Wonder about your Calling, Sibling? “Therefore let us go to him outside the camp and bear the reproach he endured” (13:13).

In this sojourn, we never outgrow our need for the truths, power and reality of the Gospel that direct us to the Lord Jesus Christ.  Let us, therefore, look to Him in anticipation of the day when we shall see Him face to face.

On Worship

For a couple of Piper talks on Worship, go here.

The Good News and the Truth of Hell

“John answered them all, saying, ‘I baptize you with water, but he who is mightier than I is coming, the strap of whose sandals I am not worthy to untie.  He will baptize you with the Holy Spirit and with fire.  His winnowing fork is in his hand, to clear his threshing floor and to gather the wheat into his barn, but the chaff he will burn with unquenchable fire.’ So with many other exhortations he preached good news to the people” (Luke 3:16-18).

I was reading a chapter in John Piper’s Brothers, We Are Not Professionals that dealt with feeling the truth of hell.  This passage in Luke came to mind.  Hell has its place in God’s good news.  John the Baptist exhorted the crowds saying, “Christ will gather the wheat into his barn.”  This we can readily identify as “good news.”  But he also exhorted the crowds in the same breath saying, “Christ will burn the chaff with unquenchable fire.”  And this clause is included in what follows: “So with many other exhortations he preached good news to the people.”  That Christ will burn unbelievers with unquenchable fire hardly seems like it should have any part in God’s Gospel.  But Luke says that it does!

While there are many veins that could be followed in attempting to understand this, I would highlight two of them:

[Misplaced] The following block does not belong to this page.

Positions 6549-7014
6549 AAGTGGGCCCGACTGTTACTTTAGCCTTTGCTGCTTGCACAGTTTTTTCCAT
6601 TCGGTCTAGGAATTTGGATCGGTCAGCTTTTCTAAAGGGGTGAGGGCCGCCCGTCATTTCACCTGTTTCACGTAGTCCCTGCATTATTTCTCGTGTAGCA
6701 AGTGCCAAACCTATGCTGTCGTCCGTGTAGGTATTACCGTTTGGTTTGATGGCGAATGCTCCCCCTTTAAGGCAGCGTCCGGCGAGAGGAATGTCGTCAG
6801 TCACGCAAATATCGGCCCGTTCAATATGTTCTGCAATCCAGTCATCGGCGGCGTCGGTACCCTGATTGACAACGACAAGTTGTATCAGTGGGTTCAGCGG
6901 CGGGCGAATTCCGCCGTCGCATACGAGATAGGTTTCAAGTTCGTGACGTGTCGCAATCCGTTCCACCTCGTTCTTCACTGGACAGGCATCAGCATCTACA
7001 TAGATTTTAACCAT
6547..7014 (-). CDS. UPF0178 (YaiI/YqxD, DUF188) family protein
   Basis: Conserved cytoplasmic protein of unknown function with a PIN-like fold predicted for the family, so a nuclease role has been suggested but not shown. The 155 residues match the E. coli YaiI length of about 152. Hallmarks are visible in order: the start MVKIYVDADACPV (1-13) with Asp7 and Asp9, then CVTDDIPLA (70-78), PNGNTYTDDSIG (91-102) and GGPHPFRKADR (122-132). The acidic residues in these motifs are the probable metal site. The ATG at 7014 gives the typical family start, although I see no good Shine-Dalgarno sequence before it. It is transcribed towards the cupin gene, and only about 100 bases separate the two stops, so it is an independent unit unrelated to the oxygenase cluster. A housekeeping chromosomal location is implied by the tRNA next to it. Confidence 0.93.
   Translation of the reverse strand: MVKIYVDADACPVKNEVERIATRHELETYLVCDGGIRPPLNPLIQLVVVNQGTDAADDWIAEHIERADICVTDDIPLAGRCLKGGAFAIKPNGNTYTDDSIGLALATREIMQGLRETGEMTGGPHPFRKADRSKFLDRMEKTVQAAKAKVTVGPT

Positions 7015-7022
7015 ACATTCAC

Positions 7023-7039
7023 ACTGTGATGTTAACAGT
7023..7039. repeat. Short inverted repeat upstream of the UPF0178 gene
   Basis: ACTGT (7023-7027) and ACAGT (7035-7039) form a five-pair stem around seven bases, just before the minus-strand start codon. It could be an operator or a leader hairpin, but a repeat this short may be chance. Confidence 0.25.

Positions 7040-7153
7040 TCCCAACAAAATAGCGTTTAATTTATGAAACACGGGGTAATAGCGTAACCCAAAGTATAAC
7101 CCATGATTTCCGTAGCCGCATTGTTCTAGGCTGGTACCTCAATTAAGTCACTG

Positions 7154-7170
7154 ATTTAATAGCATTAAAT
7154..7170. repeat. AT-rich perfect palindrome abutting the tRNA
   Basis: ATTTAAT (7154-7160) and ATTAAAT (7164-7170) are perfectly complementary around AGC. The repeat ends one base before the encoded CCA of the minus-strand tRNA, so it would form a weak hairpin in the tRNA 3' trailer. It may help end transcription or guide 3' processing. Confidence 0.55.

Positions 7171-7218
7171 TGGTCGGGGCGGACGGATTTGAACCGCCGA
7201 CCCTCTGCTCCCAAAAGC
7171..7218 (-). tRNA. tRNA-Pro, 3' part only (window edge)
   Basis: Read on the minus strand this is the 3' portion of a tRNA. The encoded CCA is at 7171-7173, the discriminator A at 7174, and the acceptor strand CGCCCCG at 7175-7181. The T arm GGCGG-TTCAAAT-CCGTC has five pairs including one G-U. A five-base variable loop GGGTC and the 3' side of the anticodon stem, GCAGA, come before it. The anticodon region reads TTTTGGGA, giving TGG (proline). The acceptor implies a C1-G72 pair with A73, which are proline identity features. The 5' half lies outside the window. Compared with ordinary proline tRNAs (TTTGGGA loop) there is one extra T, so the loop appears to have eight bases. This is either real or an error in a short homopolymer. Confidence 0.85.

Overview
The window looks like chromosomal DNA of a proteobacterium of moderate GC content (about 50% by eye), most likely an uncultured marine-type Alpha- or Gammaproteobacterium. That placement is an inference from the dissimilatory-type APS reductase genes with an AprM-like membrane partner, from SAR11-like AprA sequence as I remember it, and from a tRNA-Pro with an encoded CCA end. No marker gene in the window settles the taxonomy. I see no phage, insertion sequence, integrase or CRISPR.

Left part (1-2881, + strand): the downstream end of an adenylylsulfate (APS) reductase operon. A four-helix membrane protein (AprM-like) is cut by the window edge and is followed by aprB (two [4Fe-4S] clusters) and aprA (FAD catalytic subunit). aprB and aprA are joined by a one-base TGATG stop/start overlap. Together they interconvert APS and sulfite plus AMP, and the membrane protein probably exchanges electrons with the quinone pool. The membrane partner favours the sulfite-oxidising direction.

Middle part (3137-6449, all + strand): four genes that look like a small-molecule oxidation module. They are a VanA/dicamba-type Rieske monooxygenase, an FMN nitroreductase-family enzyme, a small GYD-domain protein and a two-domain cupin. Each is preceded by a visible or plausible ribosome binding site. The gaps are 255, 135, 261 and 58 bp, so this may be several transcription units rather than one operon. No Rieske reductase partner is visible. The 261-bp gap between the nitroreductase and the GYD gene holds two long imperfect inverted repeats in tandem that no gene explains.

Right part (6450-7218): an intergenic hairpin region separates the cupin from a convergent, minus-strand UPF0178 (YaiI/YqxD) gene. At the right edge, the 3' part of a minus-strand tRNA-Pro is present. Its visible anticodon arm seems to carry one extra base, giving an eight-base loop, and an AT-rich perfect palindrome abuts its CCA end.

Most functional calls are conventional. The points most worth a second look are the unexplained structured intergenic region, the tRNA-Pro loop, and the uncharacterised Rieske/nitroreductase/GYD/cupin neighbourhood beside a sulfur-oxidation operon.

1.  Because the Gospel is not only that by which the sinner is born again, but also the food upon which the believer daily lives, the biblical notion of hell – belonging to this good news – should be frequently reflected upon by the Christian.  Why?  Because we are reminded of so many of God’s near unfathomable graces in plucking us up out of the pit to which we were all at one time quite close to inhabiting.  I praise my God this morning for His free grace, mercy and compassion; that He has saved me from a just condemnation, and an eternal fury of fire on account of my sin; that He, by the truth of hell, would magnify the grace involved in my becoming the wheat of Christ which He will gather into His barn.  This does not produce morbidity in my soul, but an intense joy in God my Savior, a humility (If I may speak thus), and a passion to make Christ known.  And to be quite frank, how is your joy this morning, you or I, who think little on the torment from which God in Christ rescued our souls?

2.  The truth of hell, if truly recognized, will produce a holy passion for Christ-saturated preaching, earnest teaching, holy living and evangelism.  We will recognize the true nature of the Gospel task.  It is a task that holds eternity in the balance.  People have been appointed to die once, and then comes judgment, Hebrews 9:27.  They will go one of two eternal places.  One involves a just and unquenchable fire.  The other involves the infinite glory, praise, and worship of the One, True, and Living God.  The Gospel of Christ – the wills rejection or reception of it – is the bridge which will either condemn you to hell, or rescue you from it unto glory.  While we then have glory to make known in hopes of the sinner’s salvation, we have flames to make known as well.  Let them both – the glory and the flames – and the soul’s recognition that we by God’s free grace in Christ Jesus have been redeemed from the one for eternal life in the other – move us as Christians to daily bear the weight of eternity in all things, to make the Good News of Christ known.